As you might be able to determine from reading my entries regarding the new health reform law,  I am excited about the possibilities and am looking forward to seeing how the regulations are written that implement the law. There are many agencies who will have a hand in regulation, but none more important than CMS. This agency sets the tempo and tone for the entire health care enterprise in this country. They dictate payment rules for Medicare. They dictate eligibility requirements for Medicaid. They set rules regarding the training of resident physicians. In short, although we may have believed we have a “market-based” health care system, in reality I worked in a system whose rules were dictated by some faceless bureaucrat that ran the Center for Medicare and Medicaid Services. This has been brought home to me at intervals when I am told that I have to turn my training program upside down to satisfy “CMS.”

This is why I am very excited about the news that Don Berwick will be named to head up CMS. I have been a huge fan of his organization, the Institute for Health Care Improvement, for the last 10 years. I first became aware of this organization when I decided that there must be a better way to see patients in a primary care setting than the way we were doing it. I began looking for others who believed in primary care and ran across IHI and their “Idealized design of Clinical Office Practice” project. Although we were unable to participate in these programs, I eagerly read about their efforts to incorporate:

  • Access: Care is available when patients want and need it. 
  • Interaction: Every patient is the only patient.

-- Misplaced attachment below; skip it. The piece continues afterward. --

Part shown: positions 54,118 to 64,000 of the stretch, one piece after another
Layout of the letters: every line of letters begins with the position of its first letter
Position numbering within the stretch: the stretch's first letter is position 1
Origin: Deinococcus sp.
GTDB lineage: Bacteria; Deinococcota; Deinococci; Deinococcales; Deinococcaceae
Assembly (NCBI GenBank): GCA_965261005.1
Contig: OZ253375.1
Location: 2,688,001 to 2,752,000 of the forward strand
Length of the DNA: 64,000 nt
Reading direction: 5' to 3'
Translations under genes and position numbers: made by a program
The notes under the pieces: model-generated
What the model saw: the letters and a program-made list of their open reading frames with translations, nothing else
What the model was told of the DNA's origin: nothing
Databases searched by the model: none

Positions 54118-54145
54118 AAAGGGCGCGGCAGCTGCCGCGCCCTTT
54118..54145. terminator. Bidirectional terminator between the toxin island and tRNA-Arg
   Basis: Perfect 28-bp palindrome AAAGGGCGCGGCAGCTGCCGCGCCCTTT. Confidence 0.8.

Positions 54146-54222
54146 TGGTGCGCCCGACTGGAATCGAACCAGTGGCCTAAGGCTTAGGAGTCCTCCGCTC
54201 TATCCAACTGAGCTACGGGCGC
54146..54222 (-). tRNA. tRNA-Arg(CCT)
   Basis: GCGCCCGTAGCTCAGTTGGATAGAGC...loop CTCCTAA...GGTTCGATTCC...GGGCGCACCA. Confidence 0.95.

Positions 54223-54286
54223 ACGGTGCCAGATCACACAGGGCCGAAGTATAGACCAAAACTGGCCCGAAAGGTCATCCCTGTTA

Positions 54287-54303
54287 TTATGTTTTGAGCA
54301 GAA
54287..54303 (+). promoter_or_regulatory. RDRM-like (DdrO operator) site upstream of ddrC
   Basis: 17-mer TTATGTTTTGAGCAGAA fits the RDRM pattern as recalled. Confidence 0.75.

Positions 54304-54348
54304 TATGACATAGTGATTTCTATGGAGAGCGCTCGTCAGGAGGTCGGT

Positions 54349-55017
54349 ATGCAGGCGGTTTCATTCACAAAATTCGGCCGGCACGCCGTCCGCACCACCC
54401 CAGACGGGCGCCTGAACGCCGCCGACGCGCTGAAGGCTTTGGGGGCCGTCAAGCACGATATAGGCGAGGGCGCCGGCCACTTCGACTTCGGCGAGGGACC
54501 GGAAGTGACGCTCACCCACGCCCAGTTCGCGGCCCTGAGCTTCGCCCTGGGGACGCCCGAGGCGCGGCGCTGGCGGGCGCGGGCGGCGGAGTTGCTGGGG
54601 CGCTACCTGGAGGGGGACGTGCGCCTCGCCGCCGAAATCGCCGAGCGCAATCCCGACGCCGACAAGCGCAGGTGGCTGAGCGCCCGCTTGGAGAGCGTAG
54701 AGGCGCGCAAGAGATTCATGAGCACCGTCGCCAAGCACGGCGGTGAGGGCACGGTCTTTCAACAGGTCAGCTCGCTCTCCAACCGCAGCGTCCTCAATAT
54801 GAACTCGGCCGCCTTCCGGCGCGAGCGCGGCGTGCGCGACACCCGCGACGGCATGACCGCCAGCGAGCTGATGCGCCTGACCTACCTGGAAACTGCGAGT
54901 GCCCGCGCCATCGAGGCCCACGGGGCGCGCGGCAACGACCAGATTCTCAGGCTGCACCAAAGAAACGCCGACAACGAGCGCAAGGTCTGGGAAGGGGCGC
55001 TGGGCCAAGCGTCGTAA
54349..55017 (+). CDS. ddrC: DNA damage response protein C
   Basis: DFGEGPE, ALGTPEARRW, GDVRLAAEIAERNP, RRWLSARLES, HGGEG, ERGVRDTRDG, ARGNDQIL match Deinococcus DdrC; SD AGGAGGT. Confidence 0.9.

• Reliability: “All and only” effective and helpful care is given.
  • Vitality: The practice is sustainable and continually innovating.

into clinical practice and we have been striving to make our changes in our clinical practice leading to enhanced care as a consequence. Much of the work of the Patient Centered Primary Care Collaborative is built on IDCOP principles.

Don Berwick’s organization has as its goals:

 No needless deaths
 No needless pain or suffering
 No helplessness in those served or serving
 No unwanted waiting
 No waste
 No one left out

and the strategy to accomplish this is to build will and optimism for change, drive broad scale adoption of sound changes, invent new solutions, build the future healthcare workforce, and to stay vital for the long haul by achieving excellence in loyalty, financial stability, and worklife for IHI.
Although I doubt he knows who I am, my interactions with Don have been rewarding and we practice better medicine because of my interactions with him and his organization. I look forward to watching him (should he be confirmed) change the culture at CMS. These are interesting times…